9. Berger J, Moller DE. The mechanisms of action of PPARs. Annu Rev Med. 2002;53:409-435.
  10. Kernan WN, Viscoli CM, Furie KL, et al; IRIS Trial Investigators. Pioglitazone after ischemic stroke or transient ischemic attack. N Engl J Med. 2016;374:1321-1331.
  11. Spence JD, Viscoli CM, Inzucchi SE, Dearborn-Tomazos J, Ford GA, Gorman M, Furie KL, Lovejoy AM, Young LH, Kernan WN. Pioglitazone therapy in patients with stroke and prediabetes: a post hoc analysis of the IRIS randomized clinical trial. JAMA Neurol. 2019; Epub ahead of print.
  12. Adachi H, Katsuyama H, Yanai H. The low dose (7.5 mg/day) pioglitazone is beneficial to the improvement in metabolic parameters without weight gain and an increase of risk for heart failure. Int J Cardiol. 2017;227:247-248.
Photo by Louis Reed

Potential Role of Nut Consumption for Improving Insulin Sensitivity : Results from a Systematic Review and Meta-analysis of Randomized Controlled Trials

Potential Role of Nut Consumption for Improving Insulin Sensitivity : Results from a Systematic Review and Meta-analysis of Randomized Controlled Trials

By Heather Nelson Cortes, PhD and Kevin C Maki, PhD


Worldwide incidence and prevalence of type 2 diabetes mellitus (T2D) diabetes are increasing at alarming rates, largely following increases in incidence of overweight and obesity.  The World Health Organization reports that ~1.9 billion adults are overweight in 2019, including 600 million that are obese and thus at heightened risk for T2D1.  Overweight and obesity are associated with impaired whole-body insulin sensitivity (i.e., increased insulin resistance), which is believed to be the key pathophysiologic link to increased risk for T2D 2.


Many epidemiological studies have examined the association of nut consumption with risks for T2D and mortality.  Systematic reviews and meta-analyses of prospective cohort studies have suggested a reduction in T2D risk with regular nut consumption 3-5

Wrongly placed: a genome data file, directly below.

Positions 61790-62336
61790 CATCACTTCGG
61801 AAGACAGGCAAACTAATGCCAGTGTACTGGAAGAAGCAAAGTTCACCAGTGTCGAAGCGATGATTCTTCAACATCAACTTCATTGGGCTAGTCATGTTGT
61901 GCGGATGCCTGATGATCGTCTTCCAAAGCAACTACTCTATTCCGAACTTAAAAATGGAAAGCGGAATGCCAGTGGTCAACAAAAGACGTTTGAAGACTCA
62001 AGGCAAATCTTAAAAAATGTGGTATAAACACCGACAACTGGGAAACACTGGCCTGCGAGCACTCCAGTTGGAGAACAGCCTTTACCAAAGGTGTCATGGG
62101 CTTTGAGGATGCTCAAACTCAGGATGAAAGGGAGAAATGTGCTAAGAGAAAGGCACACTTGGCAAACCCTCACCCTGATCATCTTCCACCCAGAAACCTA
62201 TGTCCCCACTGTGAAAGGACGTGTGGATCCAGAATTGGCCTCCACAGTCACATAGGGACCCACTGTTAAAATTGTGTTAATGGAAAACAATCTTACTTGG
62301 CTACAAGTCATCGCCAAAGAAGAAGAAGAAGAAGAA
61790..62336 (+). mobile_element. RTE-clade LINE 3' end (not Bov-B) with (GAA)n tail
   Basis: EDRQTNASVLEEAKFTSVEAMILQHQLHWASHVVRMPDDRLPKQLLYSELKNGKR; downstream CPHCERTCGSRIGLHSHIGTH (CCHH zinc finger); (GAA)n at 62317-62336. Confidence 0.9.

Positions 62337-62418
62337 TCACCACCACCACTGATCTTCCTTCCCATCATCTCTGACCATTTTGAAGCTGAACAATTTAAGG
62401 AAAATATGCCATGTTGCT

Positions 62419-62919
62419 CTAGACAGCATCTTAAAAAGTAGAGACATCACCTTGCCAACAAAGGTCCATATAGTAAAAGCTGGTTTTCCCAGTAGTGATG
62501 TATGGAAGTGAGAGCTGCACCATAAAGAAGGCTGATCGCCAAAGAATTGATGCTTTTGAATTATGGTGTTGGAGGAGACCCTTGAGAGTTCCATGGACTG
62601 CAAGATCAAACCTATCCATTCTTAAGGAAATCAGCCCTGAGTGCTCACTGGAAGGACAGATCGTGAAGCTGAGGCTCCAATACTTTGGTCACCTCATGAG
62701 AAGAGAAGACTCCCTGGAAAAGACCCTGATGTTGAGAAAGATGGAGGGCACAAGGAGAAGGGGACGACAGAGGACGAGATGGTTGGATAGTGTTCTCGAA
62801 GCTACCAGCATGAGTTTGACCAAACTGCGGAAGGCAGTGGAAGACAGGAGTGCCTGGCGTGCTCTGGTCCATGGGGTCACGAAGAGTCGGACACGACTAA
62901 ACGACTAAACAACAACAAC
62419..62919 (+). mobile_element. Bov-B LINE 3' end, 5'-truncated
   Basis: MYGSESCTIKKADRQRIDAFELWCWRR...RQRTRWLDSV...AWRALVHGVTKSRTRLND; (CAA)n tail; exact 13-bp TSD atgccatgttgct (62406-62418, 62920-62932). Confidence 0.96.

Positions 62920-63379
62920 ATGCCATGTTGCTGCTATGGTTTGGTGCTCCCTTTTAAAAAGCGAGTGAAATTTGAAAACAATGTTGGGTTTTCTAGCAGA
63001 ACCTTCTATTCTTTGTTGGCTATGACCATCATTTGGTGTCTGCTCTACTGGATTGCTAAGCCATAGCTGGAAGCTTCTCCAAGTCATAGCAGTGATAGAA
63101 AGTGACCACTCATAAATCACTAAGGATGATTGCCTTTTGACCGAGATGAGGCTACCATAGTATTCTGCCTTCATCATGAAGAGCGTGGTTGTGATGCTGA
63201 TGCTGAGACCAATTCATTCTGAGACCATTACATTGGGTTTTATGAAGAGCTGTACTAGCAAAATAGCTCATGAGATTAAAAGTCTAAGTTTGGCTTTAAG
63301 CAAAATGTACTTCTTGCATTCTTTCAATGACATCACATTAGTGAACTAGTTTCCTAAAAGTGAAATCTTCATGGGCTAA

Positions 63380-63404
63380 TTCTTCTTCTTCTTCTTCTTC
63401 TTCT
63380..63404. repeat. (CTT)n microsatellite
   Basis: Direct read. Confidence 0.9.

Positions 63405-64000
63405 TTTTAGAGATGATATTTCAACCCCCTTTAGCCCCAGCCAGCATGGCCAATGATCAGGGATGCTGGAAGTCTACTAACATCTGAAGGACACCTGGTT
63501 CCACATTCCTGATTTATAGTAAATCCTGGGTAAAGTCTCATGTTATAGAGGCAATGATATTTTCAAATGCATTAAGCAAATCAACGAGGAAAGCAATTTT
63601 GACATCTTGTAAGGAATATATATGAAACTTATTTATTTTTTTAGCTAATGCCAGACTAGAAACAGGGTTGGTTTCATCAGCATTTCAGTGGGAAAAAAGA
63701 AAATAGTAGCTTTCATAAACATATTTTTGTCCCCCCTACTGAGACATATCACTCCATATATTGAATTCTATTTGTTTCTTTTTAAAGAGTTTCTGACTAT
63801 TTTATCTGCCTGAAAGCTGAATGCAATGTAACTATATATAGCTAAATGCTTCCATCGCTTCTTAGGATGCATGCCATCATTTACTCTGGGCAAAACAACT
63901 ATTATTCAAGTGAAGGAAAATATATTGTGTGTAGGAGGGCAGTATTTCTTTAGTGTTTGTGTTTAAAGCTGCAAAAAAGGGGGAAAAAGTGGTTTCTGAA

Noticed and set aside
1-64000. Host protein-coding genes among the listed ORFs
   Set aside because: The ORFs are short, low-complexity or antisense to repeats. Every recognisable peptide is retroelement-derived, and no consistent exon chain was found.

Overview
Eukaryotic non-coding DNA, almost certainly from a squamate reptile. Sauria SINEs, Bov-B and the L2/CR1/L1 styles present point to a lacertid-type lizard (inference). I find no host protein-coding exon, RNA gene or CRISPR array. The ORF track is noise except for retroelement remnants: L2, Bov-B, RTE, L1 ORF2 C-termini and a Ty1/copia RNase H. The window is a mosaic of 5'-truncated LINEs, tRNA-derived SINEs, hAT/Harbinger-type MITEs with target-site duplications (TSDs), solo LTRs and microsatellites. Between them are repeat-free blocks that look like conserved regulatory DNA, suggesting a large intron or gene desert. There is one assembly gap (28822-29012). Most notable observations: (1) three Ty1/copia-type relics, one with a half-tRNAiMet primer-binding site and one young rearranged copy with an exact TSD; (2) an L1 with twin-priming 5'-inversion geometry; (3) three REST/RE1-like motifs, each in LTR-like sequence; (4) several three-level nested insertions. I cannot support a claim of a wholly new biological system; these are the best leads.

Tindall and colleagues recently published a review of 40 randomized, controlled trials with a median duration of 3 months (N = 2,832 subjects), that examined the effects of consuming tree nuts and peanuts on glycemic markers, including homeostasis model assessment of insulin resistance (HOMA-IR), fasting insulin and glucose, and glycated hemoglobin (HbA1C) 6.  The median intake of nuts was 52 g/d (range: 20-113 g/d).


In pooled analyses, consumption of tree nuts or peanuts reduced both HOMA-IR (weighted mean difference [WMD] −0.23; 95% confidence interval [CI] −0.40, −0.06; I2 = 51.7%) and fasting insulin (WMD −0.40 μU/mL; 95% CI −0.73, −0.07 μU/mL; I2 = 49.4%) compared to the control conditions 6.  However, there were no effects of nut consumption on fasting blood glucose (WMD −0.52 mg/dL; 95% CI −1.43, 0.38 mg/dL; I2 = 53.4%) or HbA1C (WMD 0.02%; 95% CI −0.01%, 0.04%; I2 = 51.0%).
 Further analyses showed no associations between the dose of nuts/peanuts consumed and the mean difference between nut and control treatments for any of the measured outcomes.  Analysis by nut type showed no deviations from the main results.